Another fun fact: I’ve been told that lots of international schools have bans on Chinese people, or at least a high restriction. Why? Because there are large numbers of Chinese people with money who want their kids to have the ability to leave the country. So many that they wouldn’t be “international” schools, but would end up being “Chinese-abroad schools.” It seems people generally want to get out of China. Pool has said that he has to jump through all the standard hoops of immigration for his wife, even though she’s married to an American. Nuts.

Lunch rolls around and I eat with Carden Wendy, Coteacher Linda, and Coteacher Helena (coteachers are Chinese). It’s a long weekend due to a holiday falling monday. What holiday is it? Well, it's...

Tomb Sweeping Holiday!
Tomb sweeping is where you go to the family tomb/crypt and spring clean. They burn money so that their dead can have it. Why do the dead need it? To buy new things, of course! It’s the only way dead people can get money, I think. They live underground, Helena tells us.
In the past, they used to burn actual money. This isn’t very good for the government. How would they keep track of how much currency is still out there? How much does printing more cost the country? Instead, they now have fake money that you can buy and burn for the dead. There: an economically sound way of sending money to the dead.
Linda said she doesn’t believe in the practice, but did it just in case. Playing it safe for relatively cheap, plus following rituals can be fun and bring people together. Helena said she believes that the money does go to the dead, but doesn’t recognize many of the faux pas or rituals.
What faux pas? If you see someone burning money, pretend you don’t see it. Don’t take pictures, ignore them altogether. If you see a pile of ashes, don’t step on it. People are supposed to do this in private, but it’s difficult with such high population density and the risk of fires.

That being said, I’m totally going to be walking around on Monday, hoping to catch a glimpse of something.

Dan happened by the caf, and we walk back to the office together. I tell him about my reviews from the parents and says not to take them too seriously. They’re hyper-critical.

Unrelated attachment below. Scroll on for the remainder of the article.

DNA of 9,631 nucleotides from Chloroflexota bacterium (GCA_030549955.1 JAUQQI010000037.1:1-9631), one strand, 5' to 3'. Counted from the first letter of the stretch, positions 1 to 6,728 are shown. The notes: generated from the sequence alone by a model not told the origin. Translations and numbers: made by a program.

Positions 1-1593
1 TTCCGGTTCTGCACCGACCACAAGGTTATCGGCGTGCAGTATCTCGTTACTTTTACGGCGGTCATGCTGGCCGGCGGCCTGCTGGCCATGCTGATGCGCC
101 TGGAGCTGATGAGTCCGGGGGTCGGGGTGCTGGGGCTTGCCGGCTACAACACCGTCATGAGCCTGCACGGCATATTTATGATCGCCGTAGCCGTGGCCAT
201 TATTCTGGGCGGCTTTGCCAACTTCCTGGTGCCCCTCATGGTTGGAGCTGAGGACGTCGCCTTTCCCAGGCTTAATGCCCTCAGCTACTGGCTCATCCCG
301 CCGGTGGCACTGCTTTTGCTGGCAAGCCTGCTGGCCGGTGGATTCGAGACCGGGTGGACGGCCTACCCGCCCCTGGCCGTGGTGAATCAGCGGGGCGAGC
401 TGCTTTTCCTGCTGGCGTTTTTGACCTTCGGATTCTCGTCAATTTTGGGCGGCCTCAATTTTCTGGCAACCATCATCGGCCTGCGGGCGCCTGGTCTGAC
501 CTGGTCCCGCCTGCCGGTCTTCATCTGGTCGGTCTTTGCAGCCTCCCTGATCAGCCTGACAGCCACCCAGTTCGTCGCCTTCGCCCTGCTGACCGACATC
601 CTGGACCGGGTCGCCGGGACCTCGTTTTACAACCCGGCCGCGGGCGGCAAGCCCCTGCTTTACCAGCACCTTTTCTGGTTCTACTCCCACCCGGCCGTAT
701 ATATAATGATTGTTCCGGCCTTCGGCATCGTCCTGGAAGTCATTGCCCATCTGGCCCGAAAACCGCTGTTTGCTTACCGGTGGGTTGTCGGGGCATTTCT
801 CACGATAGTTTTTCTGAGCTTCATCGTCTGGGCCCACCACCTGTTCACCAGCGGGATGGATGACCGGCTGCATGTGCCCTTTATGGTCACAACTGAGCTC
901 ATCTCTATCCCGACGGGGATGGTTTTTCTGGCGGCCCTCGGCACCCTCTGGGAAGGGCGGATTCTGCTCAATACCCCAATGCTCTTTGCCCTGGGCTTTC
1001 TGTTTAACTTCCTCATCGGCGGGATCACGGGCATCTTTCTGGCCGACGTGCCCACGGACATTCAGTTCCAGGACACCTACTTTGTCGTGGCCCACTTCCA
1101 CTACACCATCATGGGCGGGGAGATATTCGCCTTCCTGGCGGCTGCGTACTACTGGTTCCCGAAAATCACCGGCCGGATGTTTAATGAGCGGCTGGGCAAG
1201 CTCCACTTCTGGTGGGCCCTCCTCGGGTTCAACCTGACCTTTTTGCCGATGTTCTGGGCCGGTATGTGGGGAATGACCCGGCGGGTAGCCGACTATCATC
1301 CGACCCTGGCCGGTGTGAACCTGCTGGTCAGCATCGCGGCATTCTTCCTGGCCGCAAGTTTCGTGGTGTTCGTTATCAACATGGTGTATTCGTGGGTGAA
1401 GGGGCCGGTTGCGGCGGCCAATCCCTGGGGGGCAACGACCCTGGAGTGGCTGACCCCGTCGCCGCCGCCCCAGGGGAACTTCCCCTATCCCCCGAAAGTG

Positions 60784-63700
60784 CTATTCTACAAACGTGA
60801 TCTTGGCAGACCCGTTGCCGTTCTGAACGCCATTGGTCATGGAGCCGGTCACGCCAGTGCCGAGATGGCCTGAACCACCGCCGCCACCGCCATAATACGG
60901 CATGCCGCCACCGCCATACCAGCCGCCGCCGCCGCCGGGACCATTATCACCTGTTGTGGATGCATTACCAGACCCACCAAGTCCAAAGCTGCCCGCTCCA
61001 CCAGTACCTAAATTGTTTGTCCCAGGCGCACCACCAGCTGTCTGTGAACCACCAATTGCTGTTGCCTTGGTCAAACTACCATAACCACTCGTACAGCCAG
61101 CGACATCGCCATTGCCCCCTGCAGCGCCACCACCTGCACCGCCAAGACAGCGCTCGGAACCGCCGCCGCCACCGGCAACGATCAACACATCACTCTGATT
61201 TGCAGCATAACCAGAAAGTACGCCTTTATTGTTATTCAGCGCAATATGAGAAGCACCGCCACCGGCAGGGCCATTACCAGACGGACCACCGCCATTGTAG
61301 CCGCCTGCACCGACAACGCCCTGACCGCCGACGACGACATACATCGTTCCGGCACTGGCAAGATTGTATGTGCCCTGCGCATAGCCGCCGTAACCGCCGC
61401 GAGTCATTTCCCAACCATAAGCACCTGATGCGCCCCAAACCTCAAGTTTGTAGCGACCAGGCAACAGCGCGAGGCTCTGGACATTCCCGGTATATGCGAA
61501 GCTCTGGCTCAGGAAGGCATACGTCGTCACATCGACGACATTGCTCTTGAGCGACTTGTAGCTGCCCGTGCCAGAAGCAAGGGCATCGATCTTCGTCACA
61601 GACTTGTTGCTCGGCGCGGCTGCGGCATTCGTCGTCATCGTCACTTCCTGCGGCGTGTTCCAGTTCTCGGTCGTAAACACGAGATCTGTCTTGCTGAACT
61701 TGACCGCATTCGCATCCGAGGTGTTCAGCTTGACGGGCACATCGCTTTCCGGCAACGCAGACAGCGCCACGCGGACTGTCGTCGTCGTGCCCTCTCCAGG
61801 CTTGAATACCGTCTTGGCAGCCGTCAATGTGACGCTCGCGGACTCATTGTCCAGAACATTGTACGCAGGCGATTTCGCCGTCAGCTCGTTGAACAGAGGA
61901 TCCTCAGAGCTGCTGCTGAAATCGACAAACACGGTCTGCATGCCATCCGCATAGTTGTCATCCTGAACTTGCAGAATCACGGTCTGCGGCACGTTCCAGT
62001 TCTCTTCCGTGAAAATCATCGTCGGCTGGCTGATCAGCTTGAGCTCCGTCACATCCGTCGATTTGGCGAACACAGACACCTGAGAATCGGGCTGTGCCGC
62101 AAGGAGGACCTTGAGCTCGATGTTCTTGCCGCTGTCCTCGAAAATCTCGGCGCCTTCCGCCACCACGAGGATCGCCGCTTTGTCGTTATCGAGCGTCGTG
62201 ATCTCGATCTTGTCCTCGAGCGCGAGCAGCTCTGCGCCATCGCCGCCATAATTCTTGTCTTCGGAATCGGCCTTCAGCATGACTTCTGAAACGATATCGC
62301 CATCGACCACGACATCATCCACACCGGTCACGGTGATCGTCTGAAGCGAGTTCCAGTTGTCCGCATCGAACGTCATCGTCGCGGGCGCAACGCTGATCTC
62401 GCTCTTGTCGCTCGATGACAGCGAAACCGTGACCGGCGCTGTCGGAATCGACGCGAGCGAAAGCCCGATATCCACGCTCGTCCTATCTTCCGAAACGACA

It’s Friday, which means I have to babysit the 1st graders. First class plays hangman with me after practicing some English food words (noodles, chicken, eggs, milk, etc.). I try to think of silly things that first graders will find funny when the sentence is revealed. This time: “The Giant Chicken Kicks the School.” First, they were confused. Then it was translated. Oh man, they thought it was amazing. I also am getting more creative with my hangman drawings, making the guy flex, angry eyebrows, an eyepatch, and a peg leg. Even losing can be fun for them!

Second class, the game was “play ball” which involves drawing a target at the board, which they throw a balled up paper when they correctly spell a word. One girl in this class told me that I was pretty, and a little boy gave me, like, 6 stickers. This is mind blowing! Stickers are their crack, and they’ve only had me maybe 3 times!*

On my way home after class, Carden Brad offers me money a second time today, and I take it up on him realizing how little I have in my pocket. Only ¥15 ($3 CAD / $2.30 USD). He spots me ¥200. Gotta make sure I pay everyone back what I owe...

Parking on a Friday Night. Park wherever you want - just make sure
there's at least one lane to get through.
After work, I tutor my Friday girl, Lola. She is going into 1st grade in September, and is 6 years old. Very smart, can read some words in English, and can write some, too. It’s insane! I didn’t learn to read until first grade in my own language. Very tired, I have a lot of trouble getting her on task, but managed to teach her some things in the one hour we had. Very cute, lots of energy. I guess she’ll learn from me speaking to her and correcting her grammar.

Nap for an hour, Blogwork, get some Burger King with Shimou (found the best deal they got: big grilled chicken burger for ¥22 (4.35 CAD / 3.39 USD)). Massage, then crash for the night.

*He did change his mind on which stickers to give me, exchanging a bear one for this big one that had some Chinglish on it.

Words of the Day
English - Mandarin [pronunciation]
Yes - Shì de [shur duh]
No - bù shì [boo shur]